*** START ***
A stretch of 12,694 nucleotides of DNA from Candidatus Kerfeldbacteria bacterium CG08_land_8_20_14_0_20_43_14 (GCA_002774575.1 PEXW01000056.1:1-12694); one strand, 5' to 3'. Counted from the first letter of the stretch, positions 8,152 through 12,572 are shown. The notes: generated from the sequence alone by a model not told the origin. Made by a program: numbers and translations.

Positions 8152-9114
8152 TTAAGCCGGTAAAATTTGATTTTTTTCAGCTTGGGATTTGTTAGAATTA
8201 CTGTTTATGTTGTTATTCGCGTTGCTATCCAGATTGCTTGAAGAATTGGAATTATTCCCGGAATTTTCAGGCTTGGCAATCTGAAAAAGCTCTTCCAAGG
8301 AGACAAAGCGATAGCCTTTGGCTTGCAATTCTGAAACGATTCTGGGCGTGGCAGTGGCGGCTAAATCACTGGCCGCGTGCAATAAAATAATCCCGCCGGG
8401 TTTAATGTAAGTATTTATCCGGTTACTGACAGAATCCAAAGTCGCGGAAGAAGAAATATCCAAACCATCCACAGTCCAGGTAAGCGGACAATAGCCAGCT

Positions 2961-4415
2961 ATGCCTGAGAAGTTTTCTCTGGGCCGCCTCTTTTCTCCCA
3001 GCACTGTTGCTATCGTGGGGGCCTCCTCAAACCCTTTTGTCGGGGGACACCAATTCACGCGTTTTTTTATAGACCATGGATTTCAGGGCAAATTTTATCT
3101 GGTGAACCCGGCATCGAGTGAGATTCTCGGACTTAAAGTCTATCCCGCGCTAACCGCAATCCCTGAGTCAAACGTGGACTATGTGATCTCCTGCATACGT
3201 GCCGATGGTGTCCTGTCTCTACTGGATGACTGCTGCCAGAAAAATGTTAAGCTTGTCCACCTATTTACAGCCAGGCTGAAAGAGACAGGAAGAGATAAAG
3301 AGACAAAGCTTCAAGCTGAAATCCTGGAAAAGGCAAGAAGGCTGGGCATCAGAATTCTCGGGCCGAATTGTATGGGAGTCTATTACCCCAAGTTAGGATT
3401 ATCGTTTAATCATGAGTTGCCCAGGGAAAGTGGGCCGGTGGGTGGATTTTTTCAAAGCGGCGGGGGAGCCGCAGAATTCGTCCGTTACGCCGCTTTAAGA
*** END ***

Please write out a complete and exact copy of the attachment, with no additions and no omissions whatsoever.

A stretch of 12,694 nucleotides of DNA from Candidatus Kerfeldbacteria bacterium CG08_land_8_20_14_0_20_43_14 (GCA_002774575.1 PEXW01000056.1:1-12694); one strand, 5' to 3'. Counted from the first letter of the stretch, positions 8,152 through 12,572 are shown. The notes: generated from the sequence alone by a model not told the origin. Made by a program: numbers and translations.

Positions 8152-9114
8152 TTAAGCCGGTAAAATTTGATTTTTTTCAGCTTGGGATTTGTTAGAATTA
8201 CTGTTTATGTTGTTATTCGCGTTGCTATCCAGATTGCTTGAAGAATTGGAATTATTCCCGGAATTTTCAGGCTTGGCAATCTGAAAAAGCTCTTCCAAGG
8301 AGACAAAGCGATAGCCTTTGGCTTGCAATTCTGAAACGATTCTGGGCGTGGCAGTGGCGGCTAAATCACTGGCCGCGTGCAATAAAATAATCCCGCCGGG
8401 TTTAATGTAAGTATTTATCCGGTTACTGACAGAATCCAAAGTCGCGGAAGAAGAAATATCCAAACCATCCACAGTCCAGGTAAGCGGACAATAGCCAGCT

Positions 2961-4415
2961 ATGCCTGAGAAGTTTTCTCTGGGCCGCCTCTTTTCTCCCA
3001 GCACTGTTGCTATCGTGGGGGCCTCCTCAAACCCTTTTGTCGGGGGACACCAATTCACGCGTTTTTTTATAGACCATGGATTTCAGGGCAAATTTTATCT
3101 GGTGAACCCGGCATCGAGTGAGATTCTCGGACTTAAAGTCTATCCCGCGCTAACCGCAATCCCTGAGTCAAACGTGGACTATGTGATCTCCTGCATACGT
3201 GCCGATGGTGTCCTGTCTCTACTGGATGACTGCTGCCAGAAAAATGTTAAGCTTGTCCACCTATTTACAGCCAGGCTGAAAGAGACAGGAAGAGATAAAG
3301 AGACAAAGCTTCAAGCTGAAATCCTGGAAAAGGCAAGAAGGCTGGGCATCAGAATTCTCGGGCCGAATTGTATGGGAGTCTATTACCCCAAGTTAGGATT
3401 ATCGTTTAATCATGAGTTGCCCAGGGAAAGTGGGCCGGTGGGTGGATTTTTTCAAAGCGGCGGGGGAGCCGCAGAATTCGTCCGTTACGCCGCTTTAAGA